Most people understand that music is one means of expressing worship to God. The Word of God clearly teaches that we should use music to worship God. There have been churches in the past that forbad doing so. They were wrong. One of the spiritual mandates of "Church Life by the Book" is that we are to be a worshipping church. We state in our church philosophy that we want "to encourage and to engage in zealous, reverent, Word-driven, Christ- centered, God-exalting, life-permeating worship in large and small gatherings, public and private devotion. In a self-centered world, so-called worship is often little more than catering to what makes the individual feel 'worshipful.' We want to recover and to maintain a worship that expresses our humble submission to and loving awe of God through humble, repentant attitudes that tremble at His Word and exult in His grace displayed in Christ’s redemption. True worship is neither mindless ecstasy nor dull repetitions. Corporate worship ought to engage all our beings—our minds, emotions, wills, actions—rendering to Him the love He deserves with all our heart, soul, mind, and strength. Our united worship is hypocrisy apart from the devoted submission of our individual lives to Christ."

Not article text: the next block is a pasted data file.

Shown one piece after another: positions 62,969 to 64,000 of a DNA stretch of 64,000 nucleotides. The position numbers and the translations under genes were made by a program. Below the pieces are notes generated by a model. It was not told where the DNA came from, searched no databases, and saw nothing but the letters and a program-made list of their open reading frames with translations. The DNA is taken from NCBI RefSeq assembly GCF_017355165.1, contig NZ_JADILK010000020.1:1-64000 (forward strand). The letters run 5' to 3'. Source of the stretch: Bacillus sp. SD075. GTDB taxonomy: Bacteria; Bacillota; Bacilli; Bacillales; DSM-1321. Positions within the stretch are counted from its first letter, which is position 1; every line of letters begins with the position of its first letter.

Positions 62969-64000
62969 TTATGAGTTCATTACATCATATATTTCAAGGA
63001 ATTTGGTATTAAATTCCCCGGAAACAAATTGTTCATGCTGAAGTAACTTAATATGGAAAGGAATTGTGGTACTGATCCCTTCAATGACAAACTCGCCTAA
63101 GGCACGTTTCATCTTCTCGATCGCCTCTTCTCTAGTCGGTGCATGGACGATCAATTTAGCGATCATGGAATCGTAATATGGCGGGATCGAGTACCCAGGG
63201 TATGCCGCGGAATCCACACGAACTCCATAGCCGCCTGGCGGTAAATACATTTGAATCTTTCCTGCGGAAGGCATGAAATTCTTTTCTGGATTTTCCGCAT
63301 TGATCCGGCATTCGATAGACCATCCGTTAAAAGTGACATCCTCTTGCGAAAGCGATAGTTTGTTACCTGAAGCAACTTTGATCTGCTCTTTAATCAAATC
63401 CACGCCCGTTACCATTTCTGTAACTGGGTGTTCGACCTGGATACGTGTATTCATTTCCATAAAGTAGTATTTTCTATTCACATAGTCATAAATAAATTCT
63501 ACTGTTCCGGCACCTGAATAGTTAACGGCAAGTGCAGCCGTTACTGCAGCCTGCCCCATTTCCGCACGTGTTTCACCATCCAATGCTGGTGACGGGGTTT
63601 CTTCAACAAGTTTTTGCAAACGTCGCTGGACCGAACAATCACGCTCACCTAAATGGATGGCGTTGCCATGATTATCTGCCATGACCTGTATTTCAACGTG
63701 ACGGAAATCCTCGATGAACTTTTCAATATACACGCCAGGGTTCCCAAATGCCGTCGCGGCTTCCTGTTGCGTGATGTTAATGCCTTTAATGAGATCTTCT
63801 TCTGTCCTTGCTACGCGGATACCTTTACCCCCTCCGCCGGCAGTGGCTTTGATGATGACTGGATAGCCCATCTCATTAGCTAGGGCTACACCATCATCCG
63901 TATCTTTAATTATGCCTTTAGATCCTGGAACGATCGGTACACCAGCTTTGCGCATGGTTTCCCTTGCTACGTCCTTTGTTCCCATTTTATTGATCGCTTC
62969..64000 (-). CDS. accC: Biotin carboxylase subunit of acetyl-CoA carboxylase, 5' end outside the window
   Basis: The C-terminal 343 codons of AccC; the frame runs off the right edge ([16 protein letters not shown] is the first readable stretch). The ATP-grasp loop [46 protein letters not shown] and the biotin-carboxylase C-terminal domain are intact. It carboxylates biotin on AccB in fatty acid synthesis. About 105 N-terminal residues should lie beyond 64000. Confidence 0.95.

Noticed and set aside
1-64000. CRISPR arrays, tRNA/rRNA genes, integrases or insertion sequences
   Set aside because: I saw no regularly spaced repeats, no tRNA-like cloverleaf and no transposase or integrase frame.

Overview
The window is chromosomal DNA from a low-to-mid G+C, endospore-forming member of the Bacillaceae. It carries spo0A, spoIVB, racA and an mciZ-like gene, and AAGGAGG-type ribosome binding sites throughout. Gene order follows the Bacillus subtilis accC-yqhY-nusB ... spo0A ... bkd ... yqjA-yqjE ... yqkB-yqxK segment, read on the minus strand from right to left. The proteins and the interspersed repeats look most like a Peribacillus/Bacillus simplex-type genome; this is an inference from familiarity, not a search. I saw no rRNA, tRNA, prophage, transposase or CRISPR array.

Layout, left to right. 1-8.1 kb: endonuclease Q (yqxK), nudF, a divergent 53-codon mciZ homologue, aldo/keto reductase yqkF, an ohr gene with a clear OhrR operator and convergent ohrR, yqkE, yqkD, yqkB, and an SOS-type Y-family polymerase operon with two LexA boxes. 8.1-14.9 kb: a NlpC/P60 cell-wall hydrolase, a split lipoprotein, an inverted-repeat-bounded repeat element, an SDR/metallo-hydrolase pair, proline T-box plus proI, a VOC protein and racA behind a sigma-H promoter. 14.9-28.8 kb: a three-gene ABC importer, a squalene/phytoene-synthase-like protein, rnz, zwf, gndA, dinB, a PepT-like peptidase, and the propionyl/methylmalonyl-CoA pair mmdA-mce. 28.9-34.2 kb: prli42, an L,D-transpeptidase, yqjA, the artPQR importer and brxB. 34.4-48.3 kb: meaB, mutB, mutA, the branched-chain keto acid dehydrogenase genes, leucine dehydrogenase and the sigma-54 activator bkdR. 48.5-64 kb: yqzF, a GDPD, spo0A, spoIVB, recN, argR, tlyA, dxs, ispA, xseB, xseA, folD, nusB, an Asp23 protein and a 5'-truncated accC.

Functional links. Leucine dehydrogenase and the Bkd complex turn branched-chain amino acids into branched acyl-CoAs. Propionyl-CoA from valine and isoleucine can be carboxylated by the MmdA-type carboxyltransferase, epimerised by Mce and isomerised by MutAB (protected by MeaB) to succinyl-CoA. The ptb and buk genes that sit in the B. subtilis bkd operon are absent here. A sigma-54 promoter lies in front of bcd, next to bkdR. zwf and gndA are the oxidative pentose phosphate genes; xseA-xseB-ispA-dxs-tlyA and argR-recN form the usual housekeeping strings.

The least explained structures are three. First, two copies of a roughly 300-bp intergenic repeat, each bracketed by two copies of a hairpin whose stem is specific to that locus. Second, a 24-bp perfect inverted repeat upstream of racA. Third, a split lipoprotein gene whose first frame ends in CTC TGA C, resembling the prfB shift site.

Music is only part of our worship, but it should be consistent with these Scriptural guidelines. We have different personalities and backgrounds in our church family, with a variety of intellectual and emotional traits, but each one of us is to worship God with all his heart, soul, mind, and strength. While we reject mindless ecstasy, the Scriptures are clear that strong emotion is not evil. Psalm 100’s "joyful noise" means "a jubilant shout." And a Psalm is by definition a leaping-for-joy exultation in God. How many times does the Scripture record that people fell on their faces before God or talk of lifting up holy hands? God spoke to Elijah "in a still, small voice." And self- control (temperance) is part of the fruit of the Spirit. Worship ought to be conducted "decently and in order." So it is not spiritual to be out of control any more than it is spiritual to be stoic and stiff. How we express genuine emotion toward God will vary, and we are wrong to despise one another for the differences the Scriptures allow or advocate. The Bible is the rule of faith and practice. It is presumptuous and wrong for me to demote its divine authority for the sake of my personal comfort and views.